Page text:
The Van de Graaf Canon layout.

The Van de Graaf Canon layout.

The famous citation that ‘print is dead’, well, in part yes, yet I’d like to believe that people will still buy books. There is a tactile nature to the printed book, but it is under pressure in the shift not only from print to screen, but also in the shift of the economics of printed matter.

The shift generally is in the way people consume news, music and information – the content becoming free, and the revenue stream to the author or publisher coming from advertising. I’m not sure how comfortable I am with this overall position, but I suspect it will proliferate. Having said that, it is interesting to observe that the sales of records (arguably an antiquated technology) are on the increase.

Film-cameras, 15 years ago, seem to produce far superior print quality compared to equivalent recent digital cameras (such as Canon EOS 1100D).

There’s a valid point here. With digital cameras especially I see two sides to it. In some ways the digitization is liberating, you can take as many images as you want, delete at will and hope for the best. When we had film cameras this was different, you had to consider far more what you were doing, as you had a finite number of chances, and mistakes were expensive. Alex Singh, a New York photographer I recently interviewed, said:

“The mundane has been allowed to proliferate through social media and is now magnificent.

The magnificent has been captured by no one, reblogged by everyone and from every conceivable angle. It’s now mundane.”

I’m inclined to agree. In the same way as close reading of texts has suffered, so has the ‘reading’ of images. Our ability as a society to judge what is good, bad or indifferent has changed. I think that critical judgement is being eroded, though there are still lots of designers and photographers who are challenging this. It’s refreshing to see as well that there are still students and practitioners who are committed to the pursuit of craft. Kevin Meredith in his interview for the Design Genius book, lamented on exactly this:

“When shooting film you’re limited to 36 exposures if shooting 35mm, 12 if it’s 120 roll film. This forces you to be way more considered with the way you shoot. I would probably take more time setting up a shot and waiting for the right lighting conditions. There are definitely situations where I will not use film as it will not be financially viable. On the flip side it is possible to emulate the film look with digital editing tools like Photoshop, Lightroom and various other plug-ins. In my experience digital film emulation tools never give constant results between images shot in different lighting situations. A lot of additional tweaking is required. Because of this extra time, it can be easier to use film from the beginning if you know a “film” look was required.”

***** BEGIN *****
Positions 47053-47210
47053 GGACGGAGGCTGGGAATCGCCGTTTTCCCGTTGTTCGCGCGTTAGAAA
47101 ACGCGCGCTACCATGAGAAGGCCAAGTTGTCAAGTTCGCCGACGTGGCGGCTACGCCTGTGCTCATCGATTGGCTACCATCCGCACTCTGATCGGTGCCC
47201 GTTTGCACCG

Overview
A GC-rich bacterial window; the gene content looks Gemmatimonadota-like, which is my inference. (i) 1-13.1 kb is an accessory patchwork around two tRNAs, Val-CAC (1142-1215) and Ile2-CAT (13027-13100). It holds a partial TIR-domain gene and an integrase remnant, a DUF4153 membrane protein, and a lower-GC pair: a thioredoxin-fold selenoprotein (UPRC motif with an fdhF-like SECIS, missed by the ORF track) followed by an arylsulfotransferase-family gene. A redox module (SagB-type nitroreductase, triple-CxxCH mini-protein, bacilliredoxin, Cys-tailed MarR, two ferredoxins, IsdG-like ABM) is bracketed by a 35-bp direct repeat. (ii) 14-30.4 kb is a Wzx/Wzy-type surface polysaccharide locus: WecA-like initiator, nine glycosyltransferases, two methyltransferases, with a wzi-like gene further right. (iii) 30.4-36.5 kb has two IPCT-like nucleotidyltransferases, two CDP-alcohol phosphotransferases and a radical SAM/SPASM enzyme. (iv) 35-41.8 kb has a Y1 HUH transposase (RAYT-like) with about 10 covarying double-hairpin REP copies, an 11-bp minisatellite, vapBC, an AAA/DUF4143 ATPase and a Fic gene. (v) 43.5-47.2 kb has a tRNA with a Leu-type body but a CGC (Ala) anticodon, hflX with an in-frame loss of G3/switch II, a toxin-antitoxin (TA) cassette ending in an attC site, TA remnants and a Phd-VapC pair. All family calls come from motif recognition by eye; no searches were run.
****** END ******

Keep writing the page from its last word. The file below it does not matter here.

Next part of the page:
How did you make the progress from graphic designer into authoring design books?

I’ve always been interested in collecting. I collected things as a child; stamps, postcards, and the first foray into publishing through the Design Basics book series was really an extension of this. It was a means of collecting and collating other people’s work.

When I published the first book in the series, Format, about 10 years ago, it was really a way of simply saying: here is some great work, from studios I’ve always admired. Within that book was work from Why Not Associates, North, Studio Myerscough, Lust, Frost et al; work that I don’t try emulate in my own practice, but work that is inspirational, and also work that has stood the test of time.

I was approached by AVA (now an imprint of Bloomsbury) to develop a book series, having worked with the commissioning editor and managing director previously at RotoVision. In a way the Design Basics series tried to be a reinvention of that type of publishing – educational, but inspirational. The inspiration side can only come from having the best studios contribute work, so I sincerely thank all those people who have helped over the years.

The current book we are working on, Design Genius, is in a way an attempt to reinvent that process again. The book is meant as an insight into the creative process through a series of interviews focusing on people’s approaches to their work, rather than their work. So, an interview with Erik Kessels, for instance, focuses on his thoughts – as these are the real insight into his creative output, rather than simple reproducing his work (which many of us are familiar with).

End of Part 2.  Back to Part 1.

11 April 2014.
Exclusive Publishing Rights © Gil Dekel. Interview © Gavin Ambrose and Gil Dekel. Images © Gavin Ambrose. Interview conducted via email correspondence between 10 May 2013 and 10 April 2014. Gavin is based in Kent, UK. Gil is based in Southampton, UK. Gavin website: